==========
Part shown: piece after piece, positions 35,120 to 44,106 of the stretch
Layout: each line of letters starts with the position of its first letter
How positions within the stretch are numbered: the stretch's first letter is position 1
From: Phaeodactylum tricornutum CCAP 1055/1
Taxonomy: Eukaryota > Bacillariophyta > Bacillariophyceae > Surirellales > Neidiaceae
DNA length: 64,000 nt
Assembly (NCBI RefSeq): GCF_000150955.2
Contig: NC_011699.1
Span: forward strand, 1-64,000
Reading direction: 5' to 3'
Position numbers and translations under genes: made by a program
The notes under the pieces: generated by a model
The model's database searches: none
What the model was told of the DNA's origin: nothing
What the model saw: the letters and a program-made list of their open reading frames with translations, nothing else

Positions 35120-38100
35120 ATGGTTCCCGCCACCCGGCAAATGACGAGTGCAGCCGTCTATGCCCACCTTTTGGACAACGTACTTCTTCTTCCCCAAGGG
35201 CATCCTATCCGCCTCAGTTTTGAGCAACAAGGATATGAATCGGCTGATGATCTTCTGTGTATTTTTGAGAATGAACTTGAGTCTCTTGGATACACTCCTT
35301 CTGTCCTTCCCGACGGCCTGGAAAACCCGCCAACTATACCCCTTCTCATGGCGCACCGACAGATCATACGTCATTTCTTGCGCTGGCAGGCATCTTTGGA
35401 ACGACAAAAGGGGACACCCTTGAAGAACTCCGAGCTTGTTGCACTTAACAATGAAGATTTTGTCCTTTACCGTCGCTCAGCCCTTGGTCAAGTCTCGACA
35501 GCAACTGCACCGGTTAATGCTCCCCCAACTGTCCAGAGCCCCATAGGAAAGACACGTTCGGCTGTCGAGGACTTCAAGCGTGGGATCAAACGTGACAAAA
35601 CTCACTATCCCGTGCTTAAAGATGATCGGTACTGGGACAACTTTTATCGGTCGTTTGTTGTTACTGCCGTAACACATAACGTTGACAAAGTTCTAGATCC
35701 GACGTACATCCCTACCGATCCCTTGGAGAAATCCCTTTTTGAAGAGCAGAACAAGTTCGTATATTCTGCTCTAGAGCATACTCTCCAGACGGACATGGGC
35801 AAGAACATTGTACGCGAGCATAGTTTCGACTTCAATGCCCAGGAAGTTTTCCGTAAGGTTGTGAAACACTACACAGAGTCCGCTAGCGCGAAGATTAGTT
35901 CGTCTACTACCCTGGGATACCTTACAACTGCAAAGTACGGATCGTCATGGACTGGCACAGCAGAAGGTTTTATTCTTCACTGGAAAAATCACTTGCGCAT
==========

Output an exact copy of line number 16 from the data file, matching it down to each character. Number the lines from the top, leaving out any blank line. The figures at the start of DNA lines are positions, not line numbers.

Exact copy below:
Positions 35120-38100